Page 2: The importance of marrying well

We try to make sure our advertisers and subscribers know how much we appreciate their support. They provide the financial means to pay the printer, the post office, the reporters, our ad sales consultant and all the other costs involved in producing stories for you every day and the print edition every month. But one person deserves public thanks who hasn’t so far gotten any: the Chronicle’s founding spouse Amy Crump.

Amy Crump

When I told her in 2014 that I wanted to start a newspaper, she was all for it. She grew up with a newspaper. Her family owned the Weston Chronicle in the little town north of Kansas City for nearly a century. She remembers staying up all night as a kid, helping to get editions printed and out the door.

We took the name Chronicle in honor of her family’s paper.

But Amy didn’t just give permission. She has, behind the scenes, made it possible for me to devote most of my free time to helping keep our community newspaper going. Until mid-2022, I worked a full time job and worked on the Chronicle as a volunteer. My job did not pay very well. If our family had to depend on me alone for support, we would have had to choose between paying rent and buying food (only a slight exaggeration).

Amy works hard and gets paid well as a library director. Because of her, we have food, shelter and a few other things that make life better, like coffee, cookies and bicycles.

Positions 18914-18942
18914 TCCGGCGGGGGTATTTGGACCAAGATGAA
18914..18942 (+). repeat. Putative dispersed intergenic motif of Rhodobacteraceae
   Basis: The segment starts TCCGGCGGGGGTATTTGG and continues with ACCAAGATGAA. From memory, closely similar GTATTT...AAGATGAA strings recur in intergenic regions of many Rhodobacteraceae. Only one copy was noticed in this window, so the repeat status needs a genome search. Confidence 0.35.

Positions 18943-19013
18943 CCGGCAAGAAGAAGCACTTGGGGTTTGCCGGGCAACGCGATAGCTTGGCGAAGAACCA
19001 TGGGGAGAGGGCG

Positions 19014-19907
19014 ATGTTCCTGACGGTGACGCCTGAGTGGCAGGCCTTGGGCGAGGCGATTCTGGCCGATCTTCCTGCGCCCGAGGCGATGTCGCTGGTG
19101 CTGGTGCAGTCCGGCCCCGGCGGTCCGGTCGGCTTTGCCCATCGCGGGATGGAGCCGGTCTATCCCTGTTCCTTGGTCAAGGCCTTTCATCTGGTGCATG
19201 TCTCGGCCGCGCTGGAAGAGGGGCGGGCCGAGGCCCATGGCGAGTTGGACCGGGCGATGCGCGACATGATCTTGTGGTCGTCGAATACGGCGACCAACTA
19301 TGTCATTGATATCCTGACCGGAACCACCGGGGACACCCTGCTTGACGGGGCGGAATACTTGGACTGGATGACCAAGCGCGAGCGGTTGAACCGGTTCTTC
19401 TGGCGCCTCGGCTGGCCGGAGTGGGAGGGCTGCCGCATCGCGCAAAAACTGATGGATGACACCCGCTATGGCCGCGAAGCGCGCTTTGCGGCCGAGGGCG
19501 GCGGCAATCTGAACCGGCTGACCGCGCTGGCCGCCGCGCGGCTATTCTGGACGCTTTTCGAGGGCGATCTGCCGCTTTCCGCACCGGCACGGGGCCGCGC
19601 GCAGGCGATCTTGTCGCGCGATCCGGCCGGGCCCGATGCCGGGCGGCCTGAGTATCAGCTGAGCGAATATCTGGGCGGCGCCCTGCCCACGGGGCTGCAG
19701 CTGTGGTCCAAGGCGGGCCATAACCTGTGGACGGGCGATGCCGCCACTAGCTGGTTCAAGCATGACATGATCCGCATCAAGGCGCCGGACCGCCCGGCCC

Because of Amy, I could afford to chase stories rather than dollars.

She also manages our out-of-town print edition subscriber list, has addressed and stuffed thousands of envelopes with copies of the Chronicle over the years (as has our son, Quincy) and has been extremely patient when I dash out to cover breaking news or spend all day at events.

Last year, I cut back to 25 hours a week at my day job so I could devote more time to the Chronicle. Then recently, two of our most important freelancers, Carole Sharwarko and Bruce Swart, got full-time jobs. That left a big hole in our production team, so I quit my day job and took over their tasks, managing web and social media content and designing ads and print editions.

Now, after nine years, I’m getting paid a little to do what I love. I credit all you subscribers and all you advertisers for making that possible. But without Amy’s support, I wouldn’t be able to make that dream come true.

Aug. 14 is our 36th anniversary. Happy anniversary, Amy, and thank you for being such a great partner.

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